He says:
Rolling Bones has its flaws. As Uptown Girl hinted at, the few side items offered are terrible. A bland potato salad comes in a plastic tub straight out of the refrigerator. The dining area also leaves much to be desired. While DBA has gone the upscale route and Daddy D’z has ghetto fabulousness to spare, Rolling Bone’s spartan white interior, four rickety tables, and uncomfortable chairs don’t do the barbecue justice. This is not the kind of place you want to linger with friends. Plus, everything the restaurant serves comes in a Styrofoam container. You could kill several manatees with all this junk.

We say:
Great barbecue but the eating experience is lacking.

Rolling Bones
377 Edgewood, Atlanta, GA30312

Saturday, February 27, 2010


He says:
What is it about Grant Park and awesome brunch spots? Chances are if you threw a rock from Oakland Cemetery you’d probably hit one. Just three blocks from my favorite brunch spot in Atlanta – Ria’s Bluebird – is another darn good one, Stone Soup Kitchen. Its breakfast dishes aren’t quite as innovative or delicious, but it’s also more relaxed and its outdoor patio is as good as any place in Atlanta to enjoy a beautiful Sunday morning.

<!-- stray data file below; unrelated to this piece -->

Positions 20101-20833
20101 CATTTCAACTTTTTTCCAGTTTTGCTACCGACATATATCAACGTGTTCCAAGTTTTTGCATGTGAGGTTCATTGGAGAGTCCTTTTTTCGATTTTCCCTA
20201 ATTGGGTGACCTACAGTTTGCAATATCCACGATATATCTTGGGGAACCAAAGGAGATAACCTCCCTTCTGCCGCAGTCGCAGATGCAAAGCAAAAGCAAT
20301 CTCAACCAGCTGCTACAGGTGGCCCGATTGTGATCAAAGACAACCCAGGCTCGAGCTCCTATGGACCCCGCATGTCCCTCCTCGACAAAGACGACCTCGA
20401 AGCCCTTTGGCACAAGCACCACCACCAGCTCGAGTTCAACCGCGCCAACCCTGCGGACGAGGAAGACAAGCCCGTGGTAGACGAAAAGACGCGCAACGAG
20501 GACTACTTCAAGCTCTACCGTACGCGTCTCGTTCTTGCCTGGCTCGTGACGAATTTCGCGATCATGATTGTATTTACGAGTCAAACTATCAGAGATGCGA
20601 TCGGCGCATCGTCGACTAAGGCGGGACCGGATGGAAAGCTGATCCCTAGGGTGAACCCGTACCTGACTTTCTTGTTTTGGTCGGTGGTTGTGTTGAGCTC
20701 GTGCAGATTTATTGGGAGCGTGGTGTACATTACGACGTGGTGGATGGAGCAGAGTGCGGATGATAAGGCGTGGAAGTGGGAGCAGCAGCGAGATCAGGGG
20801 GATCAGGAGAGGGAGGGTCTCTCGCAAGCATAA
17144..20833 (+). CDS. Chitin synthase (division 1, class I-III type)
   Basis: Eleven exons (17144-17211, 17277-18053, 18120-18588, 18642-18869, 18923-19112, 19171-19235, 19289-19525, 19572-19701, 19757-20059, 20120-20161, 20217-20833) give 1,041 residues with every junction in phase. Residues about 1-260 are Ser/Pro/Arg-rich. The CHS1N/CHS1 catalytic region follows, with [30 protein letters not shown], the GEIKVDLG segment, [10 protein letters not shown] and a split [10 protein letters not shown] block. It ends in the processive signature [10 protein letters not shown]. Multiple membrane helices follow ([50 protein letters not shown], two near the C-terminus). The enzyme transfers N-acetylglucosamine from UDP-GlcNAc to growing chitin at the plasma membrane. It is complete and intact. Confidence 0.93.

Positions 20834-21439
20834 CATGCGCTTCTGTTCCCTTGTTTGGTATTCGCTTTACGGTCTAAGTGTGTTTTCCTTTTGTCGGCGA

She says:
Stone Soup Kitchen is a very welcoming place. Its brightly-painted interior literally glows with yellows and oranges and greens. Sunlight streams through the windows of the greenhouse-like patio. This past Sunday it never got too crowded and the background noise was perfectly muted. After all the rain and snow of the past winter, it was the perfect place to spend the first truly beautiful morning of the spring. The menu is dominated by savory dishes, leaving those with a morning sweet tooth unfulfilled, but the variety of egg dishes will appease most. I went with one of the special egg scrambles of the day – the Gringo – and thoroughly enjoyed the mix of salsa fresca, chicken, cheddar, and avocado.

He says:
I went for the special of the day, the arugula and prosciutto frittata. The prosciutto was rubbery and bland, almost like cheap ham, and the clear notes of arugula I was expecting were lost among the tomatoes and eggs. Overall, I wasn’t impressed. Fortunately the dish was saved by its sides, a dense, chewy biscuit and a cup of cheese grits, that, while not as fluffy as the ones found at Flying Biscuit, were almost as tasty.

We say:
The food at Stone Soup Kitchen isn’t as good as Atlanta’s other best brunch spots, but thanks to its patio and slow pace, it’s just as pleasant … if not more so.

Stone Soup Kitchen

584 Woodward Avenue SE, Atlanta, GA 30312